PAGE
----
The U.S. Senate unanimously passed a law authored by Senator Alex Padilla (California). a previously segregated, “Mexican” school in west Texas to a historic site, the first of its kind.
“We have taken an important step to tell a more inclusive story of the rich but often painful history of our nation,” Padilla said after the vote on Thursday. “The history of Latin Americans is American history. Understanding our nation’s history of segregation and discrimination in places like the Blackwell School, which serves as an important touchstone of Mexican heritage in Martha, is an integral part of building a more inclusive and equitable future for our country. ”
Mexican Americans in the Southwest once attended segregated schools, but they did have since been abandoned or turned into offices and community centers. Blackwell’s school in Martha, about 180 miles southeast of El Paso, is one of the few surviving. Opened in 1909 as a three-room “Mexican school,” Blackwell expanded to half a dozen buildings, teaching more than 4,000 children before it closed in 1965.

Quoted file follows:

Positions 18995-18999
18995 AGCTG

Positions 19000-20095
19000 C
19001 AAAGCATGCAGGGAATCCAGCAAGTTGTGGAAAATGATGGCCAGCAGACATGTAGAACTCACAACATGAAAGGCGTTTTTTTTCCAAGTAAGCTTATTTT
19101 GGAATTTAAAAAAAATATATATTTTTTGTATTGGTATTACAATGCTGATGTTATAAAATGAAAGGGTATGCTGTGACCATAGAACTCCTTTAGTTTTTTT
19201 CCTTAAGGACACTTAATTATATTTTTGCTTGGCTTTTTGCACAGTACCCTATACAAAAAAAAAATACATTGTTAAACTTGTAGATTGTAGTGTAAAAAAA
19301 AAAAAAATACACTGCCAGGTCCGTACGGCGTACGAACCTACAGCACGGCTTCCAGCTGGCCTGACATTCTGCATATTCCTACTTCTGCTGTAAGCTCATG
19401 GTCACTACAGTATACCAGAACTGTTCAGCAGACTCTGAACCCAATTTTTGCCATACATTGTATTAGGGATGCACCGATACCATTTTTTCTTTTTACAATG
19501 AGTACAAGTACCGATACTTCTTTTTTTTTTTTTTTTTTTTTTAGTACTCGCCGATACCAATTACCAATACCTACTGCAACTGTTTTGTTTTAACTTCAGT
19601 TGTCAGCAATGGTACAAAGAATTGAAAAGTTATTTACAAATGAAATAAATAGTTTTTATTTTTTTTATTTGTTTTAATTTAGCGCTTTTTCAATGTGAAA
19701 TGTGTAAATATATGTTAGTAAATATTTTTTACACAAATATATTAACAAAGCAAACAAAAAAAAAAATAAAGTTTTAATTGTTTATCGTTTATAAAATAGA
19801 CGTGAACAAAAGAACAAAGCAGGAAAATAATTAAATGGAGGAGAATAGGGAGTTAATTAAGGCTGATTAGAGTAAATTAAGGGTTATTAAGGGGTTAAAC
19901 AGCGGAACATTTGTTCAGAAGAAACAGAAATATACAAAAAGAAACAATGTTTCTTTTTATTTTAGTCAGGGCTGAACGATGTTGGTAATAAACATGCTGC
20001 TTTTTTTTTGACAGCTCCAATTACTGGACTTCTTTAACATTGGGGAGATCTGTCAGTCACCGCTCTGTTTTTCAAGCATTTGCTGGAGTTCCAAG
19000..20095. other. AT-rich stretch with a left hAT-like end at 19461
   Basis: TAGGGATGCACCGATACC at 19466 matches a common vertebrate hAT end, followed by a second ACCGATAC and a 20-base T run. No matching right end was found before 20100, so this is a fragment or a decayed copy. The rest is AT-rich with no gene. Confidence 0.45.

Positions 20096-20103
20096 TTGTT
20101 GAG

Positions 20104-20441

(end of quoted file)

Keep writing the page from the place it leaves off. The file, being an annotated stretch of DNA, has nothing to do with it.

Former students have teamed up to save the school, creating the nonprofit Blackwell School Alliance. They turned the remaining school building into a museum where they share memories, including how they were rowed by teachers for speaking Spanish. They lobbied for their alma mater to become a historic site, indicating segregation immortalized by the film “The Giant”, shot in Martha in 1956. They received support from the National Health Parks Assn. and Texas Sen. John Cornin.
“Texas has a rich and varied history, and it’s time for this piece of our history to be properly recognized,” Cornin said.
Unlike segregated schools for black students, segregated schools for Latin American students have not been designated national historic sites, which will make them part of the national park system and could bring growth in federal funding, personnel and tourism.
The Blackwell School’s National Historic Site Act has already passed the House of Representatives, but the Senate has made minor changes, so it will now return to the House for a final vote before sending it to President Biden.
“We rightly thought of the Blackwell School as an important local and personal history. However, the more research we did and the more people outside of Martha learned about it, the more we realized how critical American history is within these old clay walls, ”said Gretel Enk, president of the Blackwell School Alliance.
“We have worked for a long time to defend this special place, and now we have the opportunity and the duty to share these stories with a wider audience. Graduates deserve to have their stories known, and today that goal is one step closer to being achieved. ”